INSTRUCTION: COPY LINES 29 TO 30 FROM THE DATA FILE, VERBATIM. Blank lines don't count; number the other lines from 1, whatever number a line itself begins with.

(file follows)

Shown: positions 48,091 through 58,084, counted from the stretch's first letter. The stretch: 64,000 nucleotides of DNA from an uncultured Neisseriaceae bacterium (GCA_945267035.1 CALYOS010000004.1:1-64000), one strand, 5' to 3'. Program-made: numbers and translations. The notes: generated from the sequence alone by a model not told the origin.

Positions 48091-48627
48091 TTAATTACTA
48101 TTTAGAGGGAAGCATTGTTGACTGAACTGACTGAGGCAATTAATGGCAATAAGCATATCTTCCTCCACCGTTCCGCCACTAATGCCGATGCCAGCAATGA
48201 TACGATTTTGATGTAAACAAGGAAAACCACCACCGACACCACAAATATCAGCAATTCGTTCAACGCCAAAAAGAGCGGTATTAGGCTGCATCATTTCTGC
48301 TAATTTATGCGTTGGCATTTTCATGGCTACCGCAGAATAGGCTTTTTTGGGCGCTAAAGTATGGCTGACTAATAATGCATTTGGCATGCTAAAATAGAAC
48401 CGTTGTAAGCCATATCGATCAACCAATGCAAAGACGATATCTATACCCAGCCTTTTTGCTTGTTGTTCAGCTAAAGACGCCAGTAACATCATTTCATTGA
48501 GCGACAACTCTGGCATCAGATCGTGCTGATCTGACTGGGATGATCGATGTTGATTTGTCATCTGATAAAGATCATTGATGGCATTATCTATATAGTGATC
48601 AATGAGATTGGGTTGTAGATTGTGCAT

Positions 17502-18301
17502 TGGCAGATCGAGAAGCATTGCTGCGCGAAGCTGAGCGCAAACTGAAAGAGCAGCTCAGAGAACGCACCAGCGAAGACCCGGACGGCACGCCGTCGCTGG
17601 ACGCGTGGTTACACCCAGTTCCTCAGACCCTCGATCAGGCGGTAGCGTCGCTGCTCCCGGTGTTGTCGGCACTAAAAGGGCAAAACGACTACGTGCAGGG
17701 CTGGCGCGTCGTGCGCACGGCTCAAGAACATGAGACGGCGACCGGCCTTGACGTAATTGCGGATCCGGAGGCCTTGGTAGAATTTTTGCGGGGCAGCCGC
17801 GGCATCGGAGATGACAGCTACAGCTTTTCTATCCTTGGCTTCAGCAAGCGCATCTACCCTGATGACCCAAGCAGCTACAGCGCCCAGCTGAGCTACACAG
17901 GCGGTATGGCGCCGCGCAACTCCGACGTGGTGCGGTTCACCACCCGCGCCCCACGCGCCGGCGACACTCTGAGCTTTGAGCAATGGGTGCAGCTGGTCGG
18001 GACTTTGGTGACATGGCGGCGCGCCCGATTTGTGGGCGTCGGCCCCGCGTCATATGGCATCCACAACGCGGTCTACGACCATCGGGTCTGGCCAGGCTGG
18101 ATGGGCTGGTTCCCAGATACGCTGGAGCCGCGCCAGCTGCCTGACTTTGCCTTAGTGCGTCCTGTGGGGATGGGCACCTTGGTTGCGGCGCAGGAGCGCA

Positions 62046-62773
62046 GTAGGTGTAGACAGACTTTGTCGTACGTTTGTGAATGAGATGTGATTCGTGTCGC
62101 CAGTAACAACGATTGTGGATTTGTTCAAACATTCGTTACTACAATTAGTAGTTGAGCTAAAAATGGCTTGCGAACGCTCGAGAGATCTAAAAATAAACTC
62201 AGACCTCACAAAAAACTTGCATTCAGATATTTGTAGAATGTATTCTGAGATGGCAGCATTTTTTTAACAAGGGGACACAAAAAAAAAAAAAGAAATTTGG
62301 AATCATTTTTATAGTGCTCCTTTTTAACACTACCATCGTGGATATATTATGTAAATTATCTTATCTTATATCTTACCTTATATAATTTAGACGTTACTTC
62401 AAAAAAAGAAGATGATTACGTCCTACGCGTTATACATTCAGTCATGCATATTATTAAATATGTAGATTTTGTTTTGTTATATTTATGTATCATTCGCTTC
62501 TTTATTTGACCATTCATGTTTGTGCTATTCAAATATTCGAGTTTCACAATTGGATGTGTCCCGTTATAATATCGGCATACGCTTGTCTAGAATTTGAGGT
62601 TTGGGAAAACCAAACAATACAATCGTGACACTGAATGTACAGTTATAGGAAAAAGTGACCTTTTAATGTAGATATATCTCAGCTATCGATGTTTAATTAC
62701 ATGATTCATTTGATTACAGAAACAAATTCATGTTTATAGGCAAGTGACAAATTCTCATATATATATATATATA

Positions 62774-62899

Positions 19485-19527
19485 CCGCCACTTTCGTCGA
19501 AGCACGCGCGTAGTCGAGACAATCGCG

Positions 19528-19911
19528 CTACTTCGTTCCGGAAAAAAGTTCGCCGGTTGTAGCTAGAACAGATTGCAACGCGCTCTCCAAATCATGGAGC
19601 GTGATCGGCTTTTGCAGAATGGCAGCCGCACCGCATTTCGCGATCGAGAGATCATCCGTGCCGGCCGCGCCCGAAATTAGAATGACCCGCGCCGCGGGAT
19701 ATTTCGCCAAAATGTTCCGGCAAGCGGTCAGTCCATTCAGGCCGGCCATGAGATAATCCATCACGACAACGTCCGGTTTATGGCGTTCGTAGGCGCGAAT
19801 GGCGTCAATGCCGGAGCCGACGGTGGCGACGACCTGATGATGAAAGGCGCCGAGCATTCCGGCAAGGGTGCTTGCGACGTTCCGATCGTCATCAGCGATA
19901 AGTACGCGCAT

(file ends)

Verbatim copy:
19485 CCGCCACTTTCGTCGA
19501 AGCACGCGCGTAGTCGAGACAATCGCG